Hogfish is a Florida Keys delicacy, so uniquely and intrinsically tied to the area that unless you have actually visited this part of the world, it is likely you have never even heard of Hogfish before.
However, here in the Keys you will be hard pressed to find a restaurant menu that doesn’t feature this iconic fish. Some chefs feel the Hogfish possess the perfect combination of flavor and texture because they are sweeter than Grouper, flakier than Mahi and as rich as Scallops. One of Islamorada’s most popular restaurants, Chef Michael’s, even uses the Hogfish as the center of its logo, a way for those traveling via Route 1 to easily spot their dining destination.
Because the Hogfish is little known to those outside of the Florida Keys community, there may be some interesting facts that visitors (and perhaps even some locals) never knew about this unique breed of fish.
7 Things you didn’t know about Hogfish
1. The Hogfish uses its elongated pig-like snout to rummage and graze for crustaceans that are buried beneath the sand. The shape of its snout and the way it uses it is what gave the Hogfish its name.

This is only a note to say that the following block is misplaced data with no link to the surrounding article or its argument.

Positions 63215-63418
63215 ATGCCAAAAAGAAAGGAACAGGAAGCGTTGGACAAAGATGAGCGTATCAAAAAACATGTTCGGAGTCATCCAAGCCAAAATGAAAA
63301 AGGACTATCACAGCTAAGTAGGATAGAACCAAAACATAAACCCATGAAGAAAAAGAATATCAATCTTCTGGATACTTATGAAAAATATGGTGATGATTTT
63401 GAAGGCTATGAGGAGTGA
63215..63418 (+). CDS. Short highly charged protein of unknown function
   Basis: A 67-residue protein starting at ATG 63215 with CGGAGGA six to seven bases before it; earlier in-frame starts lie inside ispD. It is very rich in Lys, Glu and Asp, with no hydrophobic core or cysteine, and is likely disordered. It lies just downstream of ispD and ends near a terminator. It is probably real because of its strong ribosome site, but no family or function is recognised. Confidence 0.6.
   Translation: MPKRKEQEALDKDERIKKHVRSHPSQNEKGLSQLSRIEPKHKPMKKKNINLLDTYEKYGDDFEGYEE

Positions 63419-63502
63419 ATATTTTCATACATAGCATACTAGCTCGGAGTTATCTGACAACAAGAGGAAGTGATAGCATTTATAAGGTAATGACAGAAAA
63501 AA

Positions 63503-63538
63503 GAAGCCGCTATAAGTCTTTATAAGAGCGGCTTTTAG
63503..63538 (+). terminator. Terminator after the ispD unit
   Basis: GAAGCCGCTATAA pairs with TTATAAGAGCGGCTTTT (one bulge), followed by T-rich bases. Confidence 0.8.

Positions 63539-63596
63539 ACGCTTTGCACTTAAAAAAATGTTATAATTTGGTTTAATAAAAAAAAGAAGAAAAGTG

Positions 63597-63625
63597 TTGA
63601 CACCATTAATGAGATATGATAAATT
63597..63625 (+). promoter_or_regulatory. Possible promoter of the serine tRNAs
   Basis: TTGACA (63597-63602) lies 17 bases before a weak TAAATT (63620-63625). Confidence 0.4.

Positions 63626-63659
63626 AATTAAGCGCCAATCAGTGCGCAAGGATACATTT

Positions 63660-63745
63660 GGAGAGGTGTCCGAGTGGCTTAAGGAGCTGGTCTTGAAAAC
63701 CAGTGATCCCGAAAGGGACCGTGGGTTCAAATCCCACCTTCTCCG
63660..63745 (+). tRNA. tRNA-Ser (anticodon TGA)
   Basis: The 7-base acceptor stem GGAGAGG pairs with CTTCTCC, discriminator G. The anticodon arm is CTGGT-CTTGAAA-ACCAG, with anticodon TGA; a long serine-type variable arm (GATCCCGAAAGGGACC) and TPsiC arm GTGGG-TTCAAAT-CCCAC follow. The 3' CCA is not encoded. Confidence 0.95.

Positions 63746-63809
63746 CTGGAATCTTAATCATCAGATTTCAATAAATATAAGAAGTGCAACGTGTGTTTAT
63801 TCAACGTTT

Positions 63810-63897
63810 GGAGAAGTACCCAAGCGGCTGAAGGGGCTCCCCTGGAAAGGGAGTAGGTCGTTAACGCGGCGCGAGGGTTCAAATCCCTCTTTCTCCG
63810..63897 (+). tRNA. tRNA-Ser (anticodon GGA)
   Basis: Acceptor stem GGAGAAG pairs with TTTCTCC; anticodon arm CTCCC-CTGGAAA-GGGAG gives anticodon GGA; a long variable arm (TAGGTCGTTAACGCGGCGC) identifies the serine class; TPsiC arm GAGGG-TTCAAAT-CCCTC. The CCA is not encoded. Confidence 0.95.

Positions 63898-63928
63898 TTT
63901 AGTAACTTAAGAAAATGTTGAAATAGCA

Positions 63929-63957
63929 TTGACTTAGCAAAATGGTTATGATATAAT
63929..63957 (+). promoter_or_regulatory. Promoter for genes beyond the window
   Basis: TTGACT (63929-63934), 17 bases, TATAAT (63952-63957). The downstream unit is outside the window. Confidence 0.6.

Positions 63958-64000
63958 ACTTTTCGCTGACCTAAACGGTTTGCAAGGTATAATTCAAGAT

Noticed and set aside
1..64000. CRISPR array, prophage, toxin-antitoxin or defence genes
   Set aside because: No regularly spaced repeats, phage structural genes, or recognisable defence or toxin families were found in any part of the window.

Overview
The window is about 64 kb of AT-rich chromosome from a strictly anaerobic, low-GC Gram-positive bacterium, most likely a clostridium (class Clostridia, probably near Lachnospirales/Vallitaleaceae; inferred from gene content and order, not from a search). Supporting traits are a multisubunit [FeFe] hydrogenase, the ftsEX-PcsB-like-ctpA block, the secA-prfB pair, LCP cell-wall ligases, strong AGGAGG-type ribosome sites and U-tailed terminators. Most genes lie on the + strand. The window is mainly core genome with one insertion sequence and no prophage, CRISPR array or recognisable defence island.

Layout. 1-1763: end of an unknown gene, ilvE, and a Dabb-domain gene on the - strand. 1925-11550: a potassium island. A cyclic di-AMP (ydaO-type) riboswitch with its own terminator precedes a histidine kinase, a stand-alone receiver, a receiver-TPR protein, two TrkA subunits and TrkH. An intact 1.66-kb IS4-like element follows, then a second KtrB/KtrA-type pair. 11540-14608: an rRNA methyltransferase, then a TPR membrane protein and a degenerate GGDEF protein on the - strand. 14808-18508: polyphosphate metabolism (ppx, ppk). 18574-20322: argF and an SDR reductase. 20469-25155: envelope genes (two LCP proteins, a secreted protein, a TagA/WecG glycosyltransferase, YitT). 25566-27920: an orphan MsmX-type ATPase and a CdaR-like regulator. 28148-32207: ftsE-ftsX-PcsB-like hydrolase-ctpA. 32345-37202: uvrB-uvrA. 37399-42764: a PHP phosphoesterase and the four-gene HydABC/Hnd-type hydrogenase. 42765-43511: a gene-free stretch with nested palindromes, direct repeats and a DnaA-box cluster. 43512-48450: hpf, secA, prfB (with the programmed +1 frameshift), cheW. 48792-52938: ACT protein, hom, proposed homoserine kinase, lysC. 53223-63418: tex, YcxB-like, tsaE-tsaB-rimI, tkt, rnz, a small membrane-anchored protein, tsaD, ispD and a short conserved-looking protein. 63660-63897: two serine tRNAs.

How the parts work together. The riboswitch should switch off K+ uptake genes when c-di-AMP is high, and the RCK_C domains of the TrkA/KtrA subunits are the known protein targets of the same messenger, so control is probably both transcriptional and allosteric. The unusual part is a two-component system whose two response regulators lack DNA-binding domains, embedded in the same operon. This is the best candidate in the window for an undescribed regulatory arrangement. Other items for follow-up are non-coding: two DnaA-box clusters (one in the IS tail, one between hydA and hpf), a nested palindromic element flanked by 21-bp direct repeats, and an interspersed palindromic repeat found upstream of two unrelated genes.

2. Juvenile Hogfish start out as female and then become male as they mature.
3. Hogfish have been recorded to live for up to 11 years.
4. Hogfish social communities are quite interesting, with one male mating with and protecting a group of females.
5. The common name for Hogfish in Spanish is “doncella de pluma” which literally translates to “feathered maiden”.
6. Males tend to be more intensely colored than females with a signature black spot behind the pectoral fins. Females are a pale grey or brown with males exhibiting brighter red or orange colors.
7. Even though they are a part of the wrasse family, Hogfish are closely related to parrot fish.